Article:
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Using a tablesaw - the basics

I must admit to not being a fan of the tablesaw, but it does have its place in the DIY workshop. I'm not sure if it's the exposed blade, the loud noise, or the fact that you have to be so close to it, but I prefer to use any other tools possible to avoid using my tablesaw.


However, there are going to be times when you need to use it and it helps to know the basics for using a tablesaw safely and correctly, so let's get down to it.

As with any power tool, the tablesaw has a set of procedures - or guidelines - for correct usage:

1. Switch off the tablesaw when making any adjustments to cutting depth, height and especially when changing the blade. If you have just finished using the machine and need to make adjustments, wait until the blade has come to a complete stop.

2. Stand comfortably to be able to work at a safe distance and do what needs to be done without putting yourself in harm's way.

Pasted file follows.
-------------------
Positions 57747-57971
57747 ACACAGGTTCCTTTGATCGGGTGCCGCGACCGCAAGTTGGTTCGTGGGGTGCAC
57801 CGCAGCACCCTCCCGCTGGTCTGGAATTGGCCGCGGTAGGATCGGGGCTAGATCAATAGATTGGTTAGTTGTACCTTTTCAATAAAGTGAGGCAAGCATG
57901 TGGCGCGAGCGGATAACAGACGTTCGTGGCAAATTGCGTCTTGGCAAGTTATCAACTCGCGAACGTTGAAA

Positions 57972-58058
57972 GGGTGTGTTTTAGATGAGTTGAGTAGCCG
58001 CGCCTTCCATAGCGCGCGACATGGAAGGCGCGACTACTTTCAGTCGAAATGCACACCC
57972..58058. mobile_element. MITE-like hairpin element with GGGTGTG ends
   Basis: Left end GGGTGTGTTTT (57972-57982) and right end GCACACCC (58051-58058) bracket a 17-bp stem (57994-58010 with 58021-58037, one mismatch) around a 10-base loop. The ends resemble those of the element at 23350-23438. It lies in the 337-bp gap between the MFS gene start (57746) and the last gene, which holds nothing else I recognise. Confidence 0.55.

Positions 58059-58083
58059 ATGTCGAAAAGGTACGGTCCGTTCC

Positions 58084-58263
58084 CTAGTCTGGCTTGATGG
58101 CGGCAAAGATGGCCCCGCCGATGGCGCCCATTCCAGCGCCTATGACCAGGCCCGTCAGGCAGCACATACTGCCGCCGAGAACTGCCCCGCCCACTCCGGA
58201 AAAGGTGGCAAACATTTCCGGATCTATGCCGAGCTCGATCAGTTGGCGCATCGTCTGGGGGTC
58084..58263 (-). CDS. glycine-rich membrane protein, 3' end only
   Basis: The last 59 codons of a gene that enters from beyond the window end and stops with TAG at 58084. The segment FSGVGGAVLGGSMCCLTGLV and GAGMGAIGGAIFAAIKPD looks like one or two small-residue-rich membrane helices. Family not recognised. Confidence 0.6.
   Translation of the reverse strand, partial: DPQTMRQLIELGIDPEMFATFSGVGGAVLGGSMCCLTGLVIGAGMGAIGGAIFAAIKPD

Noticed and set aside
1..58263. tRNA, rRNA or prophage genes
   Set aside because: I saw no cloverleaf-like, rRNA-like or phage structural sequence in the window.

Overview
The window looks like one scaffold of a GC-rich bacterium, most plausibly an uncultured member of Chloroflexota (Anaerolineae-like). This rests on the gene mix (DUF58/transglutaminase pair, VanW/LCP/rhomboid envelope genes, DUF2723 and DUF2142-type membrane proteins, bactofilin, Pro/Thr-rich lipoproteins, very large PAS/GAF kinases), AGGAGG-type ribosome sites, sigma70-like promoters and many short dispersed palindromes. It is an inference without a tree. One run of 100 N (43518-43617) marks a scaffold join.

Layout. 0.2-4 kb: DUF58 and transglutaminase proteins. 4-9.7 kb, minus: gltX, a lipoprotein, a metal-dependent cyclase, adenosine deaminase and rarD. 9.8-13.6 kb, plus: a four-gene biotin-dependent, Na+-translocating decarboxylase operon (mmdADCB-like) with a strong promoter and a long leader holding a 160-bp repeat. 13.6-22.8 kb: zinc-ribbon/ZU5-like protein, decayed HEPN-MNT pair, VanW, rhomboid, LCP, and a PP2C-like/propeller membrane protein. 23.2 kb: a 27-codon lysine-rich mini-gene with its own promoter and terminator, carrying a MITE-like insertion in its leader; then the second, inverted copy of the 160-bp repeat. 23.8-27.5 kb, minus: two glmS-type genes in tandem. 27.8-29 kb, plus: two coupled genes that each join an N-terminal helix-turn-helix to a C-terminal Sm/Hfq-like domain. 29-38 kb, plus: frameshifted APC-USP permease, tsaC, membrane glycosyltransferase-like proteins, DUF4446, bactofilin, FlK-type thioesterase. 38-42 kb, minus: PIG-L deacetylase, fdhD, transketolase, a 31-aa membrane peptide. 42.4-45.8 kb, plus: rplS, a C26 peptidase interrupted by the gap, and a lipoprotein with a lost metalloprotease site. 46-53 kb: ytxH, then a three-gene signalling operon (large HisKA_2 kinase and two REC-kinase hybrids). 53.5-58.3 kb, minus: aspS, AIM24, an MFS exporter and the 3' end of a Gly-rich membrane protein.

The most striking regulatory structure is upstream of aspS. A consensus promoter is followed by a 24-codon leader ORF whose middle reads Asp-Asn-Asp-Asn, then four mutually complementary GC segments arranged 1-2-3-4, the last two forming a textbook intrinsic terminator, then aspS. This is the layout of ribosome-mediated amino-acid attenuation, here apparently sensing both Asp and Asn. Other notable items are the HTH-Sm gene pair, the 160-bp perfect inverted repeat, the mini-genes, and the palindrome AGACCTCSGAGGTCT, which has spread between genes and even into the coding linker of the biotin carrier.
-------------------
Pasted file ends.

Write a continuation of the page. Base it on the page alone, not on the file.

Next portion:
3. Always ensure that the blade guard is engaged. Too many DIYers tend to think they know better or are experienced enough to do it like the big guys. Just remember that the big guys also end up in hospital on occasion, and normally from doing something stupid or careless with power tools.





4. Wear all the proper safety gear: safety goggles, dust mask if you are cutting SupaWood and gloves if working with timber.

5. When you purchase a tablesaw it comes with push-sticks. They give you these for a reason and not to store away in a drawer somewhere. Push-sticks keep your hands well away from the cutting edge of the blade.

6. When cutting you will find that offcuts sit down one side of the blade. If they are not in the way don't be tempted to reach over and grab. If the offcut catches and impedes the board you are cutting, use the push-stick to push to the side or out of the way.

7. You are only finished cutting once the timber or board has passed the edge of the blade. Only then will you switch off to remove cut pieces and clear away the top of the tablesaw.

8. Make sure that the area surrounding your tablesaw is free from debris at all times.

I will be posting this article on the Home-Dzine facebook page and would like everyone to add any extra tips or advice that comes to mind.